Labour deputy leader Tom Watson has defended his decision to pass on sex abuse claims against former home secretary Leon Brittan and urged all MPs to "examine their consciences" over the handling of such allegations.
Prime Minister David Cameron earlier said Mr Watson had "a lot of questions to answer" and should "examine his conscience" after Lord Brittan's brother called on him for an apology.
Responding with a statement in the House of Commons, Mr Watson said: "We all need to examine our consciences in this house."
He added: "We've presided over a state of affairs where children have been abused and then ignored, dismissed and then disdained. If anyone deserves an apology, it's them."
Lord Brittan's brother Sir Samuel Brittan has condemned the West Bromwich East MP for passing "unfounded allegations" from a number of alleged victims to the Director of Public Prosecutions (DPP).
Tom Watson offered a scathing assessment of his opening round of 76 in his final appearance in the Open Championship on Thursday.
The 65-year-old five-time champion recovered from hitting his approach to the first into the Swilcan Burn with birdies on the sixth, ninth and 10th, but carded double bogeys on the 13th, 16th and 17th to come home in 41.
"I stunk up the joint today the way I played," said the former Ryder Cup captain, who announced on Wednesday that next year's Masters will also be his last.
"Too many sixes on the back nine ruined my day. I had a little string of birdies going but made some unforced errors coming in... a little bit of brilliance but a bit of ugliness averaged it out.
"When I got it to a couple under par I knew the back nine was going to play a little tougher into the wind and I knew I had to hit some quality shots, and I didn't. That was the disappointment. I didn't follow up some of the good shots I hit in the middle of the round and finish the deal. I failed."
MP Tom Watson has called for Charles Napier to "spill the beans" on his former contacts at the Paedophile Information Exchange (PIE) - a shady group that campaigned to abolish the age of consent in the 1970s.
Watson, who has been instrumental in launching Operation Fairbank, said in a statement today:
Senior MPs on both sides of the green benches for Andrew Mitchell to be reappointed to the Cabinet after a police officer admitting to falsely claiming to have witnessed the 'plebgate' row between the former Chief Whip and officers:
Prominent Labour MP Tom Watson has admitted to an "embarrassing mistake" tonight after voting the wrong way on changes to rules surrounding Fixed Odds Betting Terminals (FOBTs) - an issue he had personally led a campaign on.
In a blog post after the result, Mr Watson admitted this was the worst time to make such a mistake - but insisted it was "bound to happen" at some point in his Commons career.
He said: "I voted the wrong way as my head said put the cross in the 'no' box but my hand put the cross in the 'yes' box.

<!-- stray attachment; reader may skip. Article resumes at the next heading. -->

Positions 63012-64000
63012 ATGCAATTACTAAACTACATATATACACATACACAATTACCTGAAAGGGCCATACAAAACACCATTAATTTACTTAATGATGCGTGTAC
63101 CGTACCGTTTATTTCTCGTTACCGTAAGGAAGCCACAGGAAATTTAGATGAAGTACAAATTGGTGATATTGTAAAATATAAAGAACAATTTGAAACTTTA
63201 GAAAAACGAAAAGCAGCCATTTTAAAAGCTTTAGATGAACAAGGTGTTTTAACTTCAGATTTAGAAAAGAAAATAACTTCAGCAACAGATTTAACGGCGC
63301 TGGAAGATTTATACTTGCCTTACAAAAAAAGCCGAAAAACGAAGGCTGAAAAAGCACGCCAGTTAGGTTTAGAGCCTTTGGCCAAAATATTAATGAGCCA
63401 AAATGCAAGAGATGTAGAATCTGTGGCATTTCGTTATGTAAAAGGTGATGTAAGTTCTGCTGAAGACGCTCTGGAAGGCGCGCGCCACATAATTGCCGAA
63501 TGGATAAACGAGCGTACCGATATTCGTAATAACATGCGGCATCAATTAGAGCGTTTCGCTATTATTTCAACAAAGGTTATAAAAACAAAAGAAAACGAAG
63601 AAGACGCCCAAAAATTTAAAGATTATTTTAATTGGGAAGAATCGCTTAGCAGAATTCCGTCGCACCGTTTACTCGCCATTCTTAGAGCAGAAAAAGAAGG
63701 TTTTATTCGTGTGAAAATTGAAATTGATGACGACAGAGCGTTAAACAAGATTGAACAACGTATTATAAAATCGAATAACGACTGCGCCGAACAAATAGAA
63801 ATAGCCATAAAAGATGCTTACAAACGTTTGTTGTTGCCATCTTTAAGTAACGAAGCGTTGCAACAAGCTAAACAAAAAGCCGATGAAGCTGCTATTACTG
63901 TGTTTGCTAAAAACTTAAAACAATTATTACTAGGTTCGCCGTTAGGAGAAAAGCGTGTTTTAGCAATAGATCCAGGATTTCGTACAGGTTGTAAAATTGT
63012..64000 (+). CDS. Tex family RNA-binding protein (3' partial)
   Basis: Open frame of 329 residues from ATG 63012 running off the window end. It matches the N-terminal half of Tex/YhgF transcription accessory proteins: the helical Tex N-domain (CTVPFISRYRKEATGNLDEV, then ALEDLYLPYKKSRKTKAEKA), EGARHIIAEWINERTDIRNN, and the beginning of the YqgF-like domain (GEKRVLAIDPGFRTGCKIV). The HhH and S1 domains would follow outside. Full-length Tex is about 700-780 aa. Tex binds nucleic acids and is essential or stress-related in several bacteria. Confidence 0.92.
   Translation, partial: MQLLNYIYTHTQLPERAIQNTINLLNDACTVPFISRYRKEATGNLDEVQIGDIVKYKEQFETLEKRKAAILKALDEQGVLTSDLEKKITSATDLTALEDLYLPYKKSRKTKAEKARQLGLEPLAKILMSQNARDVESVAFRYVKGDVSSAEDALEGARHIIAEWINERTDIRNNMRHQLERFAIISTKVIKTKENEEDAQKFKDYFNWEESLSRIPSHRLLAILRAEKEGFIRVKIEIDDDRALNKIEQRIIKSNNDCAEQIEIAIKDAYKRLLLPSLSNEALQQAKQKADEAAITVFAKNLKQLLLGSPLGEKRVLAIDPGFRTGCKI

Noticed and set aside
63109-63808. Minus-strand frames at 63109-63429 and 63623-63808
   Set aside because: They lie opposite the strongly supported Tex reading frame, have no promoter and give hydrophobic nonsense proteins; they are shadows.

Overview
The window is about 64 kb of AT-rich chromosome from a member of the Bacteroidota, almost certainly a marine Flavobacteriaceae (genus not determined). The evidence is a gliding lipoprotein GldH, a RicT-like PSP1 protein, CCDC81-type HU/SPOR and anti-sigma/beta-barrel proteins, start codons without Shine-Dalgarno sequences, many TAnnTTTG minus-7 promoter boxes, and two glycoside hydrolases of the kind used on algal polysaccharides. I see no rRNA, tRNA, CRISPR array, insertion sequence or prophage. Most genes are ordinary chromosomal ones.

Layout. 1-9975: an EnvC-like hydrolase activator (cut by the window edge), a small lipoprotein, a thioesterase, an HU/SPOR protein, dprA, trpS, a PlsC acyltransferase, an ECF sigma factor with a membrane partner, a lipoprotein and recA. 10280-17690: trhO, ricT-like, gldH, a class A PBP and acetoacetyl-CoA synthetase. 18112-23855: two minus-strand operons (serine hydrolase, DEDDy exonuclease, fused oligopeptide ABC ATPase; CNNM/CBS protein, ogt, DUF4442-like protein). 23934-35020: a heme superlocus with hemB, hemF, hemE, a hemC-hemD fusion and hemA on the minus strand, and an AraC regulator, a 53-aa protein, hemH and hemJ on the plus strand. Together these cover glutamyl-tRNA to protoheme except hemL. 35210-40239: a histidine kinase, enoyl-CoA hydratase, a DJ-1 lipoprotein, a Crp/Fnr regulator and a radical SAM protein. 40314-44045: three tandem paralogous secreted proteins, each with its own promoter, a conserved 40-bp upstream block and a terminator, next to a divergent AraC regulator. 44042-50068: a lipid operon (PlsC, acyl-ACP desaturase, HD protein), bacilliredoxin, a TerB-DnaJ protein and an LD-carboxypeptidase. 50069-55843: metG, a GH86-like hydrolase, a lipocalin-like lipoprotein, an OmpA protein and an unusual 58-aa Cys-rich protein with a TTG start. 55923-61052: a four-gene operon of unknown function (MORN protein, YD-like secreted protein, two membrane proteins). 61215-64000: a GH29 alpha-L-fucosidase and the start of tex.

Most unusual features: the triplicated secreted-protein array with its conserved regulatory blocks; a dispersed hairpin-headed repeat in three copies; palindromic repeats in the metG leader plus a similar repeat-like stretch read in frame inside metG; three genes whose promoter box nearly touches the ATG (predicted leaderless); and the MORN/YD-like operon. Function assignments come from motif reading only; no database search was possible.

"On most days few would notice this act of tiny rebellion. Except this was the day in which I made the front page of the Daily Mail, leading the campaign against FOBTs.
Mr Watson was initially even more shocked after first thinking the vote had been lost by only one vote - joking he almost "jumped in the Thames".
An internal report initially found concerns over the selection of a Labour candidate for the 2015 General Election in Falkirk.
After allegations were made that the Unite union was involved in selection-fixing in the constituency, the selection process was postponed and leader Ed Miliband hit out at the union's general secretary Len McCluskey.
It was the ensuing bitter public dispute between the pair that led Mr Miliband to propose reforms to Labour's historic links with the trade unions.
Tom Watson - for whom the Unite-backed candidate Karie Murphy worked - quit as the party's General Election co-ordinator at the height of the dispute.
Earlier this week the GMB union, which supported Mr Miliband's leadership bid, announced it was slashing its affiliation funds to the Labour Party from £1.2 million to £150,000.
The Labour MP Tom Watson, who quit as the party's election co-ordinator during the "media frenzy" over allegations surrounding the selection of the prospective parliamentary candidate for Falkirk, has tweeted:
At the time, the shadow defence secretary said Unite had "well and truly overstepped the mark" in the constituency where there had "clearly been some external interference".
An internal inquiry has said there was no evidence involving Karie Murphy, who works for Mr Watson.
Labour's former General Election co-ordinator Tom Watson has pledged to "fight very hard" to retain the party's links with trade unions after the GMB union announced it was slashing its funding.
Mr Watson, who was involved in the selection of Labour's election candidates, resigned his shadow cabinet position over the Falkirk row.
He wrote on his blog: "If this is the beginning of the end of that historic link, it is a very serious development that threatens a pillar of our democracy that has endured for over one hundred years.
"Some will scoff but they are fools to do so. That party card stands for something more than confirmation that an annual direct debit has been processed."